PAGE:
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Sanctioned Mali seeking ‘compromise’ with West African neighbors

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Mali’s army-dominated government said on Wednesday that it was in talks with the West African bloc ECOWAS, as well as other organizations, to find a “compromise” on restoring civilian rule.

The Economic Community of West African States (ECOWAS) imposed a trade embargo and closed borders with Mali in January, in a move backed by France, the United States and the European Union.

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The measures followed a proposal from Mali’s ruling junta to stay in power for up to five years before staging elections – despite an earlier commitment to hold a vote on February 27.

On Wednesday, Mali’s territorial administration ministry stated that it had formed a “dialogue group” with ECOWAS, the African Union and the United Nations to discuss the dispute.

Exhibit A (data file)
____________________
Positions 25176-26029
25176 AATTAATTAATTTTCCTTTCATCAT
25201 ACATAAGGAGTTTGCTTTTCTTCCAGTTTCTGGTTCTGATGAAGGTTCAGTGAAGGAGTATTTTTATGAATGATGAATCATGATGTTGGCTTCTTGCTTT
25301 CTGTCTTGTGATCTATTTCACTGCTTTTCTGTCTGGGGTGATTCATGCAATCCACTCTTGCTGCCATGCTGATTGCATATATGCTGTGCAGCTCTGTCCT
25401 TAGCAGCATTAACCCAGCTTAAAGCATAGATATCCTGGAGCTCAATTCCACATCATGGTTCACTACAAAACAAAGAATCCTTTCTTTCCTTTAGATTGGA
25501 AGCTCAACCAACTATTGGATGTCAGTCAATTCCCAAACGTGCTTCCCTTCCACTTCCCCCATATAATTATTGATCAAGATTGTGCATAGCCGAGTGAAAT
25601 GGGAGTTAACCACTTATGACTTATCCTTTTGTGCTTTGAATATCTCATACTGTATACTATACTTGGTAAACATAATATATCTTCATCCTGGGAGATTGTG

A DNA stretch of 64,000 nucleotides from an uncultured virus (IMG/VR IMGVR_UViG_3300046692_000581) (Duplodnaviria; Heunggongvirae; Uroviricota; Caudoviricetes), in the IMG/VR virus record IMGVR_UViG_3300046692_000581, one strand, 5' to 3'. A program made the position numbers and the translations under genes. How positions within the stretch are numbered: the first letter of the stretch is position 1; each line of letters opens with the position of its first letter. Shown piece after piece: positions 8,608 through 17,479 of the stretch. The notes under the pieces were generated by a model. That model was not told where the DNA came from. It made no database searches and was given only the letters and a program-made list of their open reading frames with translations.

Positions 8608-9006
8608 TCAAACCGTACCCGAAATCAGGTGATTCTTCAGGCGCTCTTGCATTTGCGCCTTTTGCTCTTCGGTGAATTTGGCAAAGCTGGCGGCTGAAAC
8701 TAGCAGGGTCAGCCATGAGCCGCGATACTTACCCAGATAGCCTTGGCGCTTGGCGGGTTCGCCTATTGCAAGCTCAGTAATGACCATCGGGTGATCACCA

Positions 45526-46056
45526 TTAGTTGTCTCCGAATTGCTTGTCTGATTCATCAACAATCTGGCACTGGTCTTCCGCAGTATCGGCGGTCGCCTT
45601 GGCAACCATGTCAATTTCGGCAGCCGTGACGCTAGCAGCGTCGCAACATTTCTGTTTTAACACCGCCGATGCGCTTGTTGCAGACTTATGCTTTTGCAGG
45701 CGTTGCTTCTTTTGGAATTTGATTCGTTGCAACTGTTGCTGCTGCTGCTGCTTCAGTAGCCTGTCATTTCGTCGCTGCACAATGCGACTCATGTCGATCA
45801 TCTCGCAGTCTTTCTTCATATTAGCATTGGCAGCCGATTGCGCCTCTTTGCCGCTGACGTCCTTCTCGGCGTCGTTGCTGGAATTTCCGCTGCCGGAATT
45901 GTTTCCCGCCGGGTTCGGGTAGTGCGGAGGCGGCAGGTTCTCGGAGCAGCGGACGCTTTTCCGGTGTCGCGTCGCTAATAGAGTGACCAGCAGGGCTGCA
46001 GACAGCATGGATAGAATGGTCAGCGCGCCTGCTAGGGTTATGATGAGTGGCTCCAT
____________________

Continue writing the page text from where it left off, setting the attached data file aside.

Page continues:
The group, which also includes the Mauritanian, Senegalese and Ghanaian governments, met for the first time on January 31.

The group aims to “reconcile positions and seek compromise,” the Malian government statement said.

Mali has been at increasing loggerheads with its international partners since the military seized power in the Sahel state in 2020.

The junta has pledged to restore civilian rule, but it argues that rampant insecurity prevents it from holding swift elections.

Mali has been struggling to contain an extremist insurgency that first emerged in 2012, and has since spread to neighboring Burkina Faso and Niger.

The country’s military rulers have remained defiant in the face of the economic sanctions but have also said they remain open to dialogue.

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